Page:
It’s good to talk – Norwich video mustn’t be forgotten

It’s good to talk – Norwich video mustn’t be forgotten
A powerful message.

In a subject close to Ibrox Noise’s heart, and we’re sure many of you out there, we offer a nod to Norwich City’s brave and impactful Mental Health campaign, a short film which coincided with World Mental Health Day.

The video, which focuses heavily on depression and suicide, has come in for universal praise, rightly, due to the poignant and hard-hitting way it delivers its message, including a ‘twist’ in the plot, one which affected almost everyone watching it.

The reason we’re covering this today is that all-too-often things like this happen, gain praise, but are then forgotten the next day and the day after as Joe and Jane Punter get about their daily lives.

By publishing this today, a day after World Mental Health Day has happened, we hope we can keep the momentum going and stop Joe and Jane Punter forgetting about it – because poor mental health affects more or less about one in three people in the UK, which means upwards of 20,000,000 people.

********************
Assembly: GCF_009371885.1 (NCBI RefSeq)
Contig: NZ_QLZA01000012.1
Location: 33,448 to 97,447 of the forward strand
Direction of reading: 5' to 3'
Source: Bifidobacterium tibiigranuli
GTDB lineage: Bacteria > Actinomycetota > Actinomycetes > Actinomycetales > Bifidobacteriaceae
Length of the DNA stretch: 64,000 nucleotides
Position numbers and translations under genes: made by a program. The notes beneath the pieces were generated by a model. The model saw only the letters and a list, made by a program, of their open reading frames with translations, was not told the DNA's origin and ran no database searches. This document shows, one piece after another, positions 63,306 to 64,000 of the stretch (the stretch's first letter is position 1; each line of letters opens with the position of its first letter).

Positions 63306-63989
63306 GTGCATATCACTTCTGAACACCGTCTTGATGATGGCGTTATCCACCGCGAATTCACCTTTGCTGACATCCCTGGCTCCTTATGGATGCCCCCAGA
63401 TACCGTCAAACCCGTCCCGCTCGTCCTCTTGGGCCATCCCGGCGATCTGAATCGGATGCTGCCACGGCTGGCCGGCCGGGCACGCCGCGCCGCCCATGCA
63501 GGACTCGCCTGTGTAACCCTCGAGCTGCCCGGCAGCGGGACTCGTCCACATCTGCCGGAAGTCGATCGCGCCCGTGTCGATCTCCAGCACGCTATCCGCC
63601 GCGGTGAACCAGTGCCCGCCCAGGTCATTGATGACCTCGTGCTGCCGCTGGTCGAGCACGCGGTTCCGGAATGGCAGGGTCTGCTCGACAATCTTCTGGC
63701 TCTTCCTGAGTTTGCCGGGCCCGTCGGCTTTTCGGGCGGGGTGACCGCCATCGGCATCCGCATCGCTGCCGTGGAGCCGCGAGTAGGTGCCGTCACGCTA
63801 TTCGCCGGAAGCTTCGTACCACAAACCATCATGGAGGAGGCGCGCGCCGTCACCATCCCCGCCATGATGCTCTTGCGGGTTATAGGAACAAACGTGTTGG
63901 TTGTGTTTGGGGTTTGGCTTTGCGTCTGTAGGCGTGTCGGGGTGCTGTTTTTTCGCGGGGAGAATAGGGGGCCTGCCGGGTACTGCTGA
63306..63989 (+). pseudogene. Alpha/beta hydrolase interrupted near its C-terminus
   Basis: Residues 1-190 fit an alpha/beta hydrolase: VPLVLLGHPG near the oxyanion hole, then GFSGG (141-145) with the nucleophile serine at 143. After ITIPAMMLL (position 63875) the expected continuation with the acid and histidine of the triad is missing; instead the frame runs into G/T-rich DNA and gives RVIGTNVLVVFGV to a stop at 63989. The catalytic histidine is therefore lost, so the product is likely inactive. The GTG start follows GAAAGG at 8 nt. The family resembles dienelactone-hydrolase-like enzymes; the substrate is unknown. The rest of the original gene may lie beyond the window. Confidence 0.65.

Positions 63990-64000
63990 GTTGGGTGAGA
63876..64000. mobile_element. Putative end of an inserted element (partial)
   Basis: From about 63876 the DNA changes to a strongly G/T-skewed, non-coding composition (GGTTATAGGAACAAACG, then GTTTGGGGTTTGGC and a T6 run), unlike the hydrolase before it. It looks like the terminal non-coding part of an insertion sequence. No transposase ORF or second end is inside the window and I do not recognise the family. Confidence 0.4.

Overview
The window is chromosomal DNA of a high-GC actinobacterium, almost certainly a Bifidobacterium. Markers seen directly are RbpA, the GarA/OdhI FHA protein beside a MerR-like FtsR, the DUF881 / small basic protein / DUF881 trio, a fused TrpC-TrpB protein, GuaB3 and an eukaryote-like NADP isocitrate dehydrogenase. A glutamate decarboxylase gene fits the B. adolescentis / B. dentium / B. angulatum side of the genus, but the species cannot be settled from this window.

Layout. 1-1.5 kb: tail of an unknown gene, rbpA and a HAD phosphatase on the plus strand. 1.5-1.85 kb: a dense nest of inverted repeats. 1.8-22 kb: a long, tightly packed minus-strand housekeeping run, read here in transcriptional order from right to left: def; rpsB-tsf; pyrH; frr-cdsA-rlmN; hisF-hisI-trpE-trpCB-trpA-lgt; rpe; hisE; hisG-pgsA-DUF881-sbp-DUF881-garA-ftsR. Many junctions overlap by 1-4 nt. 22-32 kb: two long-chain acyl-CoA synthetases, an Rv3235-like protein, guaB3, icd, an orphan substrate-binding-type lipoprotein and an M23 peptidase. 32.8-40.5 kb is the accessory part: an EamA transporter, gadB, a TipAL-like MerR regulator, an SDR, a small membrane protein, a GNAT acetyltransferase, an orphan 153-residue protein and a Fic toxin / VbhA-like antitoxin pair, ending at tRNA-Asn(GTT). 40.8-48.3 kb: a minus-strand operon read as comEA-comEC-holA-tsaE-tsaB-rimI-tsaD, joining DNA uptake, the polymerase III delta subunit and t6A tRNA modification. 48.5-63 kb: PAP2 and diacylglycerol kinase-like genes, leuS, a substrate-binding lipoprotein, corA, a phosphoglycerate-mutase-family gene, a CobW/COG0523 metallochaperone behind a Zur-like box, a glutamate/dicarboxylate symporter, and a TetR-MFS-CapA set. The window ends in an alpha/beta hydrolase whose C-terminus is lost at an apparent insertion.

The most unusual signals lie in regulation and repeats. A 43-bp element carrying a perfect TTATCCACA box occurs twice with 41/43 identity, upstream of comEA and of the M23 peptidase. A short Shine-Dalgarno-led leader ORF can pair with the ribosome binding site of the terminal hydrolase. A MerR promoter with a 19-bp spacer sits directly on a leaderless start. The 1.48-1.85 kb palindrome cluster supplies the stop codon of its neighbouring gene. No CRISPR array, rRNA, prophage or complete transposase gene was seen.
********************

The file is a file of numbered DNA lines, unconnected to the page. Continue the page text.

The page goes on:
That’s a lot of people, and their mental ill health doesn’t just stop the day after the video was published.

The fundamental message in the ‘story’ was that sometimes mental ill health is easy to spot, or obvious, but other times it isn’t, and to quote the late, great Bob Hoskins, ‘it’s good to talk’.

It’s good to just ask someone how they are, once in a while, because they might just tell you the truth. And you’d be doing them maybe the biggest favour anyone has for a long time.

It’s so easy to forget depression, anxiety and other mental health issues are the most common illnesses on planet earth – just because you can’t see them, doesn’t mean they’re not there, and by Norwich doing this video, they’ve really brought attention to the nub of the matter.

We hope people don’t just watch it, get emotional, then forget about it.

Because for some, it’s their lives, period.

And we hope if anyone is affected by this reading this piece, you seek help, because it’s out there.

And of course, if you know anyone affected, seek help for them. Or just ask them how they are.

And if you don’t know anyone affected, ask them how they are. Maybe they are affected and you just helped them big time.

It really is good to talk.

No posts to display


Comments are closed.